The Australian competition authority found Apple and Google "have significant market power" over app distribution in the country and urged that consumers be made aware when they can avoid transactions that don't give the tech giants a cut.
Both companies demand a 30% portion of many transactions in the apps on their platforms and restrict developers from telling consumers that they could get their goods and services more cheaply elsewhere, perhaps through a direct web purchase. The practice has prompted several apps to complain and allege anticompetitive behavior, particularly when Apple and Google offer rival services.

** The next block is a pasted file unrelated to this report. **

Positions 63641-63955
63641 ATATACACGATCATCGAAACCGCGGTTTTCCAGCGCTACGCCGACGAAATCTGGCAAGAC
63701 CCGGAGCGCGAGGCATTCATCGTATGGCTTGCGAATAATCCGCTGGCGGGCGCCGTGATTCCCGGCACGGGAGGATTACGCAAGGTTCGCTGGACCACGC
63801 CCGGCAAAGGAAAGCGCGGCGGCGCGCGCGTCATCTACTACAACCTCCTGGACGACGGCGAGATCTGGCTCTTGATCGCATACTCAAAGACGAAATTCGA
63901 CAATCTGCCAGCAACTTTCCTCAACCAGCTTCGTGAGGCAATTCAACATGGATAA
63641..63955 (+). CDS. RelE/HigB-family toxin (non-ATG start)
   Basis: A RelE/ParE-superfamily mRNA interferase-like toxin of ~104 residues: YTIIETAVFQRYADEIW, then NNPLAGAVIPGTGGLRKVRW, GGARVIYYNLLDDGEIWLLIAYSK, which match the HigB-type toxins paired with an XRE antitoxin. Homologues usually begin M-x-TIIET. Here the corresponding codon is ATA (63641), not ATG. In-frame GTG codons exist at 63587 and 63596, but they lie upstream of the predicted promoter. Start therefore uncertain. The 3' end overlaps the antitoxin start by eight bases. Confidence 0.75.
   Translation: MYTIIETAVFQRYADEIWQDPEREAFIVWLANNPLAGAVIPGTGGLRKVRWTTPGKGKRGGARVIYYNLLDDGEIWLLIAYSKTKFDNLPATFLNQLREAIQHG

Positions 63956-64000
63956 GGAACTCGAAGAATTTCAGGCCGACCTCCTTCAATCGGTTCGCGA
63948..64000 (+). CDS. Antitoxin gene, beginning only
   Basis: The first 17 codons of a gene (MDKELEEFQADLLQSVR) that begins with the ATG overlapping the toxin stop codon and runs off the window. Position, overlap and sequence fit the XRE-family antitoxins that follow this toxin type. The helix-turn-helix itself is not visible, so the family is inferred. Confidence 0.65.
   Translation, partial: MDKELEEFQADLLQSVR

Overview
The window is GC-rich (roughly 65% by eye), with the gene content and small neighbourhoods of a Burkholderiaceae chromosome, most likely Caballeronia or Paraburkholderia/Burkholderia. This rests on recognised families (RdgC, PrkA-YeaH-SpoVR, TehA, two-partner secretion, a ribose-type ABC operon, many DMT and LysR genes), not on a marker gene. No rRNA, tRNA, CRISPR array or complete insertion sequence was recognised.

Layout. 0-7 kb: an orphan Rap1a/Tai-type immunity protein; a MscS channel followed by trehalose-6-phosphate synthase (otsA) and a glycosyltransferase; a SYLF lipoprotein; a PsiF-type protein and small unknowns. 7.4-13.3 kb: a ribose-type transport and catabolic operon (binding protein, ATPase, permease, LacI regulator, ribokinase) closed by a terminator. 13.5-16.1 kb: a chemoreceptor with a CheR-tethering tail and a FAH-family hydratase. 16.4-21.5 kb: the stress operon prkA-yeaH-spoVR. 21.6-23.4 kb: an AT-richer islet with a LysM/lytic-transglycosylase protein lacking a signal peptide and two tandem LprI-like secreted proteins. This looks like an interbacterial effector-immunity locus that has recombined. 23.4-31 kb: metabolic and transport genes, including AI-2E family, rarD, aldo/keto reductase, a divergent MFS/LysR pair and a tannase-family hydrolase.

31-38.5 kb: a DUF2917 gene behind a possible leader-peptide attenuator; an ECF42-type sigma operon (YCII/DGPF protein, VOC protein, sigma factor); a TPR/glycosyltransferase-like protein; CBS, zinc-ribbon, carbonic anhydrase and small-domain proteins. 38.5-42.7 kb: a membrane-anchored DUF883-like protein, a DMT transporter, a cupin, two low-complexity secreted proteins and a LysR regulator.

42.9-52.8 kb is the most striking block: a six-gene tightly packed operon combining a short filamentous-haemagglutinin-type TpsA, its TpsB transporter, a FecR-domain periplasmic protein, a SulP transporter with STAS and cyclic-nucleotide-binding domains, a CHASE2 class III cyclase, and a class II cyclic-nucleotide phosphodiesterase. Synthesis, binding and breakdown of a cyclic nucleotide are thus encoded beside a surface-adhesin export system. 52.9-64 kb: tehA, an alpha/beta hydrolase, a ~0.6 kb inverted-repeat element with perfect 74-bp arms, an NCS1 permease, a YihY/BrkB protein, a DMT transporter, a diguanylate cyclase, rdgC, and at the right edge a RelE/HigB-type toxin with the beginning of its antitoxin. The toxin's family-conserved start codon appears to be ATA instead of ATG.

Australian Competition & Consumer Commission Chair Rod Sims said in a statement accompanying the report that the body is "concerned with restrictions imposed by Apple and Google which mean developers have no choice but to use Apple and Google's own payment systems for any in-app purchases."
The ACCC also said consumers should be able to remove default apps, which are often in-house products from Apple and Google, and that the two companies should keep information they collect on third-party apps from influencing other operations. It said the companies should do more to combat "subscription traps and other scams."